scorecardresearch Skip to main content

Trump and Republicans are claiming credit for Baker’s decision not to run. It’s more complicated than that

Governor Charlie Baker listened as Lieutenant Governor Karyn Polito addressed a press conference Wednesday.Jessica Rinaldi/Globe Staff

Week after week, a ragtag crew of hateful cultists gathers near the governor’s house in Swampscott, their giant Trump flags, and sometimes the Confederate banner, flapping in the ocean breeze.

They are the worst of the GOP, loudly proclaiming fealty to a former president who is the worst of humanity. They rail on common-sense, life-saving protections against a virus that continues to fell Americans, even as the deaths fall more heavily on bitter-enders like themselves. They continue to nurse the Big Lie, clinging to the falsehood that last year’s election was rigged.

And they utterly despise Governor Charlie Baker. Why? Because he is a member of a vanishingly small minority of Republicans nationally, a moderate who believes in individual rights, bipartisanship, democracy and, worst of all, actual facts.


Despite themselves, Republicans like these protesters have been central to the governor’s popularity: Time and again, Baker has benefited from comparisons to the increasingly unhinged elements that have taken over his party. The more the cultists, the dysfunctional state party, and even Trump himself target Baker, the more reasonable he looks, further endearing him to Democrats and unenrolled voters, among whom he enjoys astronomically high approval ratings.

But the state party has also been a monumental pain in his behind, criticizing Baker for being insufficiently loyal to the former president. Trump has pilloried Baker and endorsed MAGA candidate Geoff Diehl for governor. Baker’s people say he could have bested Diehl in the primary, but victory would have required Baker to mobilize large numbers of unenrolled voters to outweigh his fellow Republicans in September. Then, barring some dramatic development, Baker would have been pretty much unbeatable in November.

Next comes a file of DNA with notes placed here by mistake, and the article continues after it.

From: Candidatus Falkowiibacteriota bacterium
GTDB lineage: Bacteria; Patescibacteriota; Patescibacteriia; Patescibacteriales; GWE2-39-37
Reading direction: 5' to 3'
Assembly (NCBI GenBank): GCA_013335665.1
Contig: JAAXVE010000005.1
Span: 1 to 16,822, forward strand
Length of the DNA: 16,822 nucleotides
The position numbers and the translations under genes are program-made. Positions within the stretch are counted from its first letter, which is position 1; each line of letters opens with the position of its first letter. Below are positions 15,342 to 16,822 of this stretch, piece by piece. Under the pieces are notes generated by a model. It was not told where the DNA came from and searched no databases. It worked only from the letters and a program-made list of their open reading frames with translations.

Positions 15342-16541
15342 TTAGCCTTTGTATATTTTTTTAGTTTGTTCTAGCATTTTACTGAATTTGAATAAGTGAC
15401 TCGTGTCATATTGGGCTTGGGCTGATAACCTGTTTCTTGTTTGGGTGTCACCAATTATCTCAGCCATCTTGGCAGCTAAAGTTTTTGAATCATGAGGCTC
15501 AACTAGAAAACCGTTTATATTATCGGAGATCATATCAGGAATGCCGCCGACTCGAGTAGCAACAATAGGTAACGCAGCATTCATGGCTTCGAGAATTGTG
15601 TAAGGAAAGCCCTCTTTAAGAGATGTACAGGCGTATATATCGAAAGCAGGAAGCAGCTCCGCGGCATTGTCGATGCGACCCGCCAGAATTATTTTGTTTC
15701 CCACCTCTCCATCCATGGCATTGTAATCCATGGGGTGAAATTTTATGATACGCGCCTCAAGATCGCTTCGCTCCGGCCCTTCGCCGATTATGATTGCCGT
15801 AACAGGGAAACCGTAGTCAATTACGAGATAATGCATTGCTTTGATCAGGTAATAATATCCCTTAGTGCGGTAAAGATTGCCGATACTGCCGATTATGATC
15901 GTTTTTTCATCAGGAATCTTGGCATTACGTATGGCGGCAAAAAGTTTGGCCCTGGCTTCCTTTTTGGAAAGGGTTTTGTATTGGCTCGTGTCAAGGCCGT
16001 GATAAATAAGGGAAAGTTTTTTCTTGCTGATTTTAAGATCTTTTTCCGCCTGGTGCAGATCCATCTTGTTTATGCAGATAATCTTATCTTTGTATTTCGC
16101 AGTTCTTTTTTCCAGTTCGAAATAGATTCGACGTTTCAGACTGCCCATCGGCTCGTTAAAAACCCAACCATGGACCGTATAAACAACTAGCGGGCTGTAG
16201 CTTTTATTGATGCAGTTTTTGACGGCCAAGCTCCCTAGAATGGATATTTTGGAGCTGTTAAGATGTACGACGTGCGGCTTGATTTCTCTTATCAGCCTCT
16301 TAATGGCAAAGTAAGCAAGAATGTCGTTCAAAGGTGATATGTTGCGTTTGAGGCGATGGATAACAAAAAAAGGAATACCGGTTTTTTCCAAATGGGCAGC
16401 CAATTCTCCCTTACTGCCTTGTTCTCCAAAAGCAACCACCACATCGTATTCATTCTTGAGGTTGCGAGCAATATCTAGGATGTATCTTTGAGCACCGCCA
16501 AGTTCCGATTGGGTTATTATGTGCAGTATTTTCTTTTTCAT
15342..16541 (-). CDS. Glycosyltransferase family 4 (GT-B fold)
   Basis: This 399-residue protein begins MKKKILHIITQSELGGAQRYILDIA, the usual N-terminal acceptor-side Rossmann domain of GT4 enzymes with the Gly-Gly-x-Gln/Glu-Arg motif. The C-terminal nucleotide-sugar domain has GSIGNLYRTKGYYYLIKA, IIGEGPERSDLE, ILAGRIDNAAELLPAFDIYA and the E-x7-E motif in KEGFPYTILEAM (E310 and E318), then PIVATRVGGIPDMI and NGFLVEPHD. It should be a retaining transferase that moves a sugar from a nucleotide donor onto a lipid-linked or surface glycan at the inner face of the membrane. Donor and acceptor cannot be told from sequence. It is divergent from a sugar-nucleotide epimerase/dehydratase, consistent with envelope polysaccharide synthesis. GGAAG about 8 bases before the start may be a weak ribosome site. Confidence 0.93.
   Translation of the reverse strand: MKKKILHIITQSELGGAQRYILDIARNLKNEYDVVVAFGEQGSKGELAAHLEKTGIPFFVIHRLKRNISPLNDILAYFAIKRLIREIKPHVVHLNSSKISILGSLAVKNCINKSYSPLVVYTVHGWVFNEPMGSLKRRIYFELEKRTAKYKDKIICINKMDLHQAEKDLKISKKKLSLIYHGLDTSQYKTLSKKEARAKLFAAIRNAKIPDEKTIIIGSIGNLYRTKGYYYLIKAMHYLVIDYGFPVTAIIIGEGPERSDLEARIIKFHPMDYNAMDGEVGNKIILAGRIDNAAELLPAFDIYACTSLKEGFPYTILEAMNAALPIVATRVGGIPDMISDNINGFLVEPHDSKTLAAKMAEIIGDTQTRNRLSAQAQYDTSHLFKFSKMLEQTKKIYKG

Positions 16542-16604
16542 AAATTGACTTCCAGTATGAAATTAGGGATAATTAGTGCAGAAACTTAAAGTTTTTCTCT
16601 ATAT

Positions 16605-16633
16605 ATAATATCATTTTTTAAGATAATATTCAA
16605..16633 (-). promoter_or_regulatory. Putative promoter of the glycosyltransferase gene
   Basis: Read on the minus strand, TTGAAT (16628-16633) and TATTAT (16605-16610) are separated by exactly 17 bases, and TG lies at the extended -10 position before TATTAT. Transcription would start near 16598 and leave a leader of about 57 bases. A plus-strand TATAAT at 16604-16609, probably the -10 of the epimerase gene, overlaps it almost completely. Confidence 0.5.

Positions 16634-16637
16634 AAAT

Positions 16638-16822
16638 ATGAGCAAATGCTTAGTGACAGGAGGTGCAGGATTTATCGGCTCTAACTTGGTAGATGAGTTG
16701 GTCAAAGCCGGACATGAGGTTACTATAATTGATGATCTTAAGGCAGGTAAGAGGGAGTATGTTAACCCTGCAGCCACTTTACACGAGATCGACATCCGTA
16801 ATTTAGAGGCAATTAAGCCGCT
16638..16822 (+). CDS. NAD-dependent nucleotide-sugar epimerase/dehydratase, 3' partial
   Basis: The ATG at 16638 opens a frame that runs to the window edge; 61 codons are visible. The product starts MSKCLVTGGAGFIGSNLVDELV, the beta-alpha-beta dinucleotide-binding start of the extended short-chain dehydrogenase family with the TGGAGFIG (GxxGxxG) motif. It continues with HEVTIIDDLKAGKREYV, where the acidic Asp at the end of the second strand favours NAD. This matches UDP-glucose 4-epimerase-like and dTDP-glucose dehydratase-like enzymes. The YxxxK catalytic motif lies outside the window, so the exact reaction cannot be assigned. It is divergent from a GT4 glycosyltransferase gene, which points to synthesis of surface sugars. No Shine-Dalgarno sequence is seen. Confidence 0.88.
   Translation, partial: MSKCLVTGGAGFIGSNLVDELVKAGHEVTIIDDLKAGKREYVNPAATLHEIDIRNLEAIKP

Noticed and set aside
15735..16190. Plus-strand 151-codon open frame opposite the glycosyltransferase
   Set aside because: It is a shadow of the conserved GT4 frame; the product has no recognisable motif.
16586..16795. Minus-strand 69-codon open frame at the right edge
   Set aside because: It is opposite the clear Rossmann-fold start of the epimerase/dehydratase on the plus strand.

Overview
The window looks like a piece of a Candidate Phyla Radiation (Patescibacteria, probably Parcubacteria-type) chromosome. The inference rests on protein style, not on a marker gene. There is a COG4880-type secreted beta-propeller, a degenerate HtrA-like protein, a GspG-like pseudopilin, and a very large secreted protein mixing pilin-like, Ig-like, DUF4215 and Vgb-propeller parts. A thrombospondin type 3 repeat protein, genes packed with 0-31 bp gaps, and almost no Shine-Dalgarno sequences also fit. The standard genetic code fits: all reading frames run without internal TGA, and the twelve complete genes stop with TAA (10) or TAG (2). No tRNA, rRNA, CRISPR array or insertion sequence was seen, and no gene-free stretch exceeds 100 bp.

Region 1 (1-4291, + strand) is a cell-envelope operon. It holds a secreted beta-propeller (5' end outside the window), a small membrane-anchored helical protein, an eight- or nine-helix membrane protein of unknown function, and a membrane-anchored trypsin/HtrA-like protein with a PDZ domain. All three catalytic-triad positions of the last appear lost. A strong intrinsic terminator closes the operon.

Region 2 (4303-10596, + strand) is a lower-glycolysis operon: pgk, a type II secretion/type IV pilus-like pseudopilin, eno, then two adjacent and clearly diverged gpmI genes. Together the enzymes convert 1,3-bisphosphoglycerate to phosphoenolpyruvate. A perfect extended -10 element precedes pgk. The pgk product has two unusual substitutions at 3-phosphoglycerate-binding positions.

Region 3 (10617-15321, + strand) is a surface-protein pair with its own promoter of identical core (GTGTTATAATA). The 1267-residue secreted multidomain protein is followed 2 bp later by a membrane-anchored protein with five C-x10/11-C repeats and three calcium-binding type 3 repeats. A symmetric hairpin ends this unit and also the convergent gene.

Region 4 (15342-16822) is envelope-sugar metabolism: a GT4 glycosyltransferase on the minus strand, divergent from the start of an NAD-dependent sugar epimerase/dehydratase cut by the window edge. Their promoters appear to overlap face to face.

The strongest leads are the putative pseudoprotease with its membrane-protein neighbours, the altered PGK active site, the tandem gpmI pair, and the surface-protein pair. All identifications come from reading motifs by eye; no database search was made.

To get to that downhill run to reelection, Baker would have had to engage the elements in his own party that he has so studiously avoided taking on over the last six years. Rarely has he directly criticized Trump, or let himself be drawn into national shouting matches, preferring instead to put his head down and do what he thinks is best for his state. Running against Diehl, Baker would have had no choice but to be drawn into battles for which he has little appetite.


Still, Baker said that Trump’s endorsement of Diehl wasn’t a factor in his decision to forgo a run for reelection in 2022. That didn’t stop GOP party chair Jim Lyons — and later Trump — from claiming victory in a press release on Wednesday afternoon, taking credit for pushing the incumbent out.

“Our party remains committed to the America-First agenda advocated by President Donald J. Trump,” Lyons’s statement read, “and it’s clear to me that Charlie Baker was shaken by President Trump’s endorsement of another Republican candidate in Geoff Diehl.”

Lyons should savor his victory while he can. Diehl will never be governor. His nihilistic state party, hemorrhaging supporters and money, will continue to drive itself — not Massachusetts — into a ditch. The next governor of the Commonwealth will almost certainly be a Democrat.

Baker, who has no hankering for higher office, will be watching from his stately white house in his pretty Swampscott neighborhood, soon to be mercifully bereft of the flag-waving protesters whose relentless presence weighed on his whole family.

Wanting to spend more time with the family has become a punchline when it comes to political exits. It may not be the only reason for his departure, but in Baker’s case, it’s genuine. He watched for years as Alzheimer’s claimed his mother, Betty, gradually carrying off pieces of her, just as she’d long predicted, given so many on her side of the family had fallen to the disease. She died in 2016, aged 84.


On the eve of his first inauguration, Baker said he was sure the disease would come for him, too, one day.

“I look like her, and I think like her, and I speak like her,” he told me in January of 2015. Baker, now 65, seemed resigned.

May it never come to pass. But to love somebody with dementia is to hear that clock ticking on your own life, and that reorders one’s priorities. It’s a pull more powerful than anything the shabby souls of the state GOP could ever muster.

Now Baker gets to write his next chapter. Good for him.

Globe columnist Yvonne Abraham can be reached at Follow her @GlobeAbraham.